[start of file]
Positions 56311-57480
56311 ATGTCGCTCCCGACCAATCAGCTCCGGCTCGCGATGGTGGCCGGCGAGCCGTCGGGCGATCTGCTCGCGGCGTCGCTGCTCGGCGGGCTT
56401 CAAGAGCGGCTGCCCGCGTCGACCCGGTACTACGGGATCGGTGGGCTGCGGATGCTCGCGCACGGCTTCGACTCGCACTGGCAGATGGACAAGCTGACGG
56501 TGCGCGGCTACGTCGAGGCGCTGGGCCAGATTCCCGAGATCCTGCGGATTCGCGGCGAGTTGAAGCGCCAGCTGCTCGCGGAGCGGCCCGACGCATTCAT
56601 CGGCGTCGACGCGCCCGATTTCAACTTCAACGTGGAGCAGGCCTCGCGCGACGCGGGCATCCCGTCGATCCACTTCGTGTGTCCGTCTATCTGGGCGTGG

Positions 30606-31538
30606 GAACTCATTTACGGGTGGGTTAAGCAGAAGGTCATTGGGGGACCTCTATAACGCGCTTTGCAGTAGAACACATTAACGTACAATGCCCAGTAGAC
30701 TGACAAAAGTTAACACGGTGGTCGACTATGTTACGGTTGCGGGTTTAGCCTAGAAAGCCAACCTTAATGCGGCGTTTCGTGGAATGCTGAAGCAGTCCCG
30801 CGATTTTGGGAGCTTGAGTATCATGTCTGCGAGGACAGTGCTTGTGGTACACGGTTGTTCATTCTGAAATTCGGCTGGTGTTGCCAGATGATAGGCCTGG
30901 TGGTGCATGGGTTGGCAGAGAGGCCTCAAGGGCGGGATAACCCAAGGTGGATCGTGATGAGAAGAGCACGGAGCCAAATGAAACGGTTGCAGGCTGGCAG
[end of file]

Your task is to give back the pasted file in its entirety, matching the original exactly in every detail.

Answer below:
Positions 56311-57480
56311 ATGTCGCTCCCGACCAATCAGCTCCGGCTCGCGATGGTGGCCGGCGAGCCGTCGGGCGATCTGCTCGCGGCGTCGCTGCTCGGCGGGCTT
56401 CAAGAGCGGCTGCCCGCGTCGACCCGGTACTACGGGATCGGTGGGCTGCGGATGCTCGCGCACGGCTTCGACTCGCACTGGCAGATGGACAAGCTGACGG
56501 TGCGCGGCTACGTCGAGGCGCTGGGCCAGATTCCCGAGATCCTGCGGATTCGCGGCGAGTTGAAGCGCCAGCTGCTCGCGGAGCGGCCCGACGCATTCAT
56601 CGGCGTCGACGCGCCCGATTTCAACTTCAACGTGGAGCAGGCCTCGCGCGACGCGGGCATCCCGTCGATCCACTTCGTGTGTCCGTCTATCTGGGCGTGG

Positions 30606-31538
30606 GAACTCATTTACGGGTGGGTTAAGCAGAAGGTCATTGGGGGACCTCTATAACGCGCTTTGCAGTAGAACACATTAACGTACAATGCCCAGTAGAC
30701 TGACAAAAGTTAACACGGTGGTCGACTATGTTACGGTTGCGGGTTTAGCCTAGAAAGCCAACCTTAATGCGGCGTTTCGTGGAATGCTGAAGCAGTCCCG
30801 CGATTTTGGGAGCTTGAGTATCATGTCTGCGAGGACAGTGCTTGTGGTACACGGTTGTTCATTCTGAAATTCGGCTGGTGTTGCCAGATGATAGGCCTGG
30901 TGGTGCATGGGTTGGCAGAGAGGCCTCAAGGGCGGGATAACCCAAGGTGGATCGTGATGAGAAGAGCACGGAGCCAAATGAAACGGTTGCAGGCTGGCAG